The War, from the Landing at Gallipoli to the Death of Lord Raglan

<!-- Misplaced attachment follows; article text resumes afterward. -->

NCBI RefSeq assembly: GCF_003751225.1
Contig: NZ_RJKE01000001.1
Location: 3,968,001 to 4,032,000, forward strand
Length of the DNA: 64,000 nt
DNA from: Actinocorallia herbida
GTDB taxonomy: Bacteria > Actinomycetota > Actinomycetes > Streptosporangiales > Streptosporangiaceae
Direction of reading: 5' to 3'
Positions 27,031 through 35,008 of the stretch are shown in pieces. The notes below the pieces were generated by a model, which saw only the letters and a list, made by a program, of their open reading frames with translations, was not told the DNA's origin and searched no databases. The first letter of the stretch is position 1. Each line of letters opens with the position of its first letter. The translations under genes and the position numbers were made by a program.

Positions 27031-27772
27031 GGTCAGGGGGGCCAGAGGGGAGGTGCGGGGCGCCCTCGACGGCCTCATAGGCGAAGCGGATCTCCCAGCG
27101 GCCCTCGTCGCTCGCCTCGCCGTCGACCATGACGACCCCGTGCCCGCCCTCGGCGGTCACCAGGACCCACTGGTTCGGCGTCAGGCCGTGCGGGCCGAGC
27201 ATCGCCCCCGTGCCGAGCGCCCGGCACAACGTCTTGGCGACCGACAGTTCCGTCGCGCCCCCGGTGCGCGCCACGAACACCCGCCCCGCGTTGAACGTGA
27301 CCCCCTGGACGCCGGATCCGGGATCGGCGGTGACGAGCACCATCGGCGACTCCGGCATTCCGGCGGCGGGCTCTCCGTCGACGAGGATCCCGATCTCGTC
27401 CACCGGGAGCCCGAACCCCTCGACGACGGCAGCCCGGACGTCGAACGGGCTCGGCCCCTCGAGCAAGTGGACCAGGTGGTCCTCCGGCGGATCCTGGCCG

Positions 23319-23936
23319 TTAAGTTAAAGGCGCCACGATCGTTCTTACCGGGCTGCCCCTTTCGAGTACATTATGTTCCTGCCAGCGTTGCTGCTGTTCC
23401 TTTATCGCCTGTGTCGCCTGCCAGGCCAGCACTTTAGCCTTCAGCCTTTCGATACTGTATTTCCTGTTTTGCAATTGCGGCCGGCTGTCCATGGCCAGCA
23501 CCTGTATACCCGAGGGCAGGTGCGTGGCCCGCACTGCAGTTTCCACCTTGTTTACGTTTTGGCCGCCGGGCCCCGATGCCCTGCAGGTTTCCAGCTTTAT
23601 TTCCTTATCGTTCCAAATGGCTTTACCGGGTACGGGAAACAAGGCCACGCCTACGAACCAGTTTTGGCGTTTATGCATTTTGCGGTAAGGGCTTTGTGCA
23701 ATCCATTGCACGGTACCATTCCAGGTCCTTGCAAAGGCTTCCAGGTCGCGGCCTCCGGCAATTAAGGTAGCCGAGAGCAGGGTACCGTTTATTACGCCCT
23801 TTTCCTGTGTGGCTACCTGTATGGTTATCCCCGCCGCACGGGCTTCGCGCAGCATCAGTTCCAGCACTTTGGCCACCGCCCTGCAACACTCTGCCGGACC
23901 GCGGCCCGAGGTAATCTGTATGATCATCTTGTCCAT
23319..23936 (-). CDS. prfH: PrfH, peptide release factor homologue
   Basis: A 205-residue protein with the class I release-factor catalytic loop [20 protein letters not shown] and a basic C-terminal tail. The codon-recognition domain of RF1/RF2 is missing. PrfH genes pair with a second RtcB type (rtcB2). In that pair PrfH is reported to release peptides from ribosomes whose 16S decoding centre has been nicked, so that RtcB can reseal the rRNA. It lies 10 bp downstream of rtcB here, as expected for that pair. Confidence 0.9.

The journalist William Howard Russell (1820-1907) is sometimes regarded as being the first war correspondent, and his reports from the conflict in the Crimea are also credited with being a cause of reforms made to the British military system. Published in 1855, during the late stages of the conflict, this is a collection of eye-witness reports originally printed in The Times newspaper, including the famous account, from 25 October 1854, of the Charge of the Light Brigade during the Battle of Balaclava, and the other engagement on the same day which gave rise to the phrase 'the thin red line'. Russell's accounts are unflinching in their dramatic descriptions of the appalling and insanitary conditions endured by the ill-provisioned troops, and his criticism of those in command, particularly Lord Raglan, had a dramatic impact on the British people and government. Reading these letters today, it is easy to understand why.